Postnatal depression, the state of mental distress following childbirth, is often associated only with new mothers. Arising as a result of hormonal changes, adjustments to life with a child, and fatigue, the state can occur anywhere from one month, to one year after the baby is born, and it’s reported that 1 in 7 Australian women are affected.
While the condition is normally associated with new mothers, scientists from the Indiana University have identified that the incidence of postnatal depression among men is almost as high as among women.
According to the results, 4.4 per cent of fresh dads experience depression, when compared with 5 per cent of new mums. To reach the results, researchers gathered data from 9500 new parents over a 15 months trial period. All parents had children aged 15 months and under.
Although the measurement of results are very subjective, they have shed some light on a huge potential risk factor to men’s mental health, especially when going through major life changes such as having a child. It was previously believed that less than half the amount of men suffered from postnatal depression when compared to women, however the findings highlight that many cases have most likely gone undiagnosed or untreated.
According to a range of sources, including the Australian government and mental health support services such as beyondblue, postnatal depression can manifest itself differently depending on the individual.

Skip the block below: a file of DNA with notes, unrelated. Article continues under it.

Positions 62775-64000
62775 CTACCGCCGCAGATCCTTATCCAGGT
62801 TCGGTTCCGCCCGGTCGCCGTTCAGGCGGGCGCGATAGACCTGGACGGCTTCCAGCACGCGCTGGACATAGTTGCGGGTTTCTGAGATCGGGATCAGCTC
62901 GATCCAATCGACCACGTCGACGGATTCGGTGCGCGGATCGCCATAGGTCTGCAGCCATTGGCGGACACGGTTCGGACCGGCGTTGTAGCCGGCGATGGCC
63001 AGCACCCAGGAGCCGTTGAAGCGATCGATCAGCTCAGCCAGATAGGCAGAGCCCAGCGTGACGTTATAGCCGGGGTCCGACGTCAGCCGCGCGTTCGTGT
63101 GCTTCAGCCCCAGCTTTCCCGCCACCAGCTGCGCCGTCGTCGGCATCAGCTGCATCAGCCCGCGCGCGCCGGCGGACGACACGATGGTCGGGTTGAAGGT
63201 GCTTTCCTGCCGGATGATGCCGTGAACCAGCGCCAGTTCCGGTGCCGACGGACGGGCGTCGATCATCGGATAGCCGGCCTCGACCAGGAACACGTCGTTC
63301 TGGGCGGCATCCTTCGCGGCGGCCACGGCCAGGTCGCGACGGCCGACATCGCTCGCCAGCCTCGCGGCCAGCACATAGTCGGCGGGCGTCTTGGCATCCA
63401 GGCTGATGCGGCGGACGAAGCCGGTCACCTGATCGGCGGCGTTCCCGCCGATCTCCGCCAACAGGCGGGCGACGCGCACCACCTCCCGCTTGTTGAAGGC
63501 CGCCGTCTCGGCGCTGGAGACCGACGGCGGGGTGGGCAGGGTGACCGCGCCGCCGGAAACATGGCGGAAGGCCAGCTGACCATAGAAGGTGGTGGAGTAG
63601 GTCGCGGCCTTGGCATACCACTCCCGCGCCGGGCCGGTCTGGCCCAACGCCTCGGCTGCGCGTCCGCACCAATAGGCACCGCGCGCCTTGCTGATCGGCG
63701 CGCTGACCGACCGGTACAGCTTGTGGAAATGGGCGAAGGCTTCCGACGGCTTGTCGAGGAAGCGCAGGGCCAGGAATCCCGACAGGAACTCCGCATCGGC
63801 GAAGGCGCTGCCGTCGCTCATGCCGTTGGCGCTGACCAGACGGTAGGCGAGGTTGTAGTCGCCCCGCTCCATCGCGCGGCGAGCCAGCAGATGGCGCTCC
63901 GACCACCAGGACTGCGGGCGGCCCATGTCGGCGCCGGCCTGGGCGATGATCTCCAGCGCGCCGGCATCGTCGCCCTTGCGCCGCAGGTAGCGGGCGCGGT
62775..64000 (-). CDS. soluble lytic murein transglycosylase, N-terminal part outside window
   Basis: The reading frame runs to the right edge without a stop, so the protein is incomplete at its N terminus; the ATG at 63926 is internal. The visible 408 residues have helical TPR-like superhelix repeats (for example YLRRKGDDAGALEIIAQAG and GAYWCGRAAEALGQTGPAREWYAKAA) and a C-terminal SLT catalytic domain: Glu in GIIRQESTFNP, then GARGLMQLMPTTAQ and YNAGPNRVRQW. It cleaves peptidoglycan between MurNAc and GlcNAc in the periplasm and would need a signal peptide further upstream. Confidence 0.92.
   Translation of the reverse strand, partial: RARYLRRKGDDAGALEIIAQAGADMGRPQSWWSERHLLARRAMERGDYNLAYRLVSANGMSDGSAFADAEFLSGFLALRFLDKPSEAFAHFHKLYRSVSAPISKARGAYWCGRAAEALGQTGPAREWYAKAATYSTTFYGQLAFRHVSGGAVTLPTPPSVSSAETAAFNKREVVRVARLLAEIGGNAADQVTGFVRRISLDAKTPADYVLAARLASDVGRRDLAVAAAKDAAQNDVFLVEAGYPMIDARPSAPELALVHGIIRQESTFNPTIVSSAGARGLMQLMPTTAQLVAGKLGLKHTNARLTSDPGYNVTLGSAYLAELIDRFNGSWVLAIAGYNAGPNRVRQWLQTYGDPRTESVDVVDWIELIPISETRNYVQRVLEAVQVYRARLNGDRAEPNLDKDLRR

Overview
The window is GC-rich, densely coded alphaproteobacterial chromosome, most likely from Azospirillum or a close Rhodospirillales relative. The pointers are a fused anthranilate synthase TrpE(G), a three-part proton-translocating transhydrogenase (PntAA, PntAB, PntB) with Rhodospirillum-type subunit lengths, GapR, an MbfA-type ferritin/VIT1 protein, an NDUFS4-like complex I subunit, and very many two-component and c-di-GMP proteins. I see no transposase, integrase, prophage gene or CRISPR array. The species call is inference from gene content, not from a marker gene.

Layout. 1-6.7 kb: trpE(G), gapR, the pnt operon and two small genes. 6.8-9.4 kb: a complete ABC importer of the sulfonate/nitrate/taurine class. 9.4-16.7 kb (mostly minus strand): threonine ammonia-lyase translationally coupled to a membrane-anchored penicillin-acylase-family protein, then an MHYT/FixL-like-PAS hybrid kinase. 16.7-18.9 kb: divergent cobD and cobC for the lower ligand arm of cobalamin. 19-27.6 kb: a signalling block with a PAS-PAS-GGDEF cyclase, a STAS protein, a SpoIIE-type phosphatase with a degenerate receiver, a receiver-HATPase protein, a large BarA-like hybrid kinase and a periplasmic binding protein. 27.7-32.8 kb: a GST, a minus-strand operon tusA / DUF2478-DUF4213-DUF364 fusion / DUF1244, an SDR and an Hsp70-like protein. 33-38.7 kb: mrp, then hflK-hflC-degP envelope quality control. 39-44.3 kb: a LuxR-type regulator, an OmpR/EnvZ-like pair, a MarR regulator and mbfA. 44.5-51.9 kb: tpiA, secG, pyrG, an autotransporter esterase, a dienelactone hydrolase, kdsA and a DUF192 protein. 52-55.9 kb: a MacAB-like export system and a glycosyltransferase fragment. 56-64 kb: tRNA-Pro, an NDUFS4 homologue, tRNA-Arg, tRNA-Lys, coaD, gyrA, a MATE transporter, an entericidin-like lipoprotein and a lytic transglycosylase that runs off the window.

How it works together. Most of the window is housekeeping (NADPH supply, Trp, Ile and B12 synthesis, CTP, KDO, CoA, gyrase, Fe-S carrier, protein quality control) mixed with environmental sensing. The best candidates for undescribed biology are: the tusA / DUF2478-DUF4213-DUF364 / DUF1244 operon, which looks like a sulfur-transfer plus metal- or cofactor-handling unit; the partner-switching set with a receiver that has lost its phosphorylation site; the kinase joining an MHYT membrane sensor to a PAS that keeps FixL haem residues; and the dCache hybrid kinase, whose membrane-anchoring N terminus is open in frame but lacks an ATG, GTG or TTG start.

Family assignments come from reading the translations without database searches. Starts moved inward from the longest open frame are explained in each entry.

Some common signs and symptoms include a low mood, feelings of inadequacy as a parent, hopelessness, exhaustion, anxiety, trouble sleeping, excessive worrying, fear of abandonment and fear of socialising.
While depression doesn’t discriminate, beyondblue suggests that the risk of depression is higher among parents who have been depressed before, have limited support systems, experience a difficult birth or infancy for their child, have a history of substance abuse, and are under financial stress.
Health Direct recommends a range of treatments for postnatal depression, including counseling, psychotherapy, group treatment, support groups, and medications such as antidepressants if necessary.
If depression is affecting you or someone you know and you need someone to talk to, please do not suffer in silence. Support is available:
Lifeline: 13 11 14
Suicide Call Back Service: 1300 659 467
Beyondblue: 1300 224 636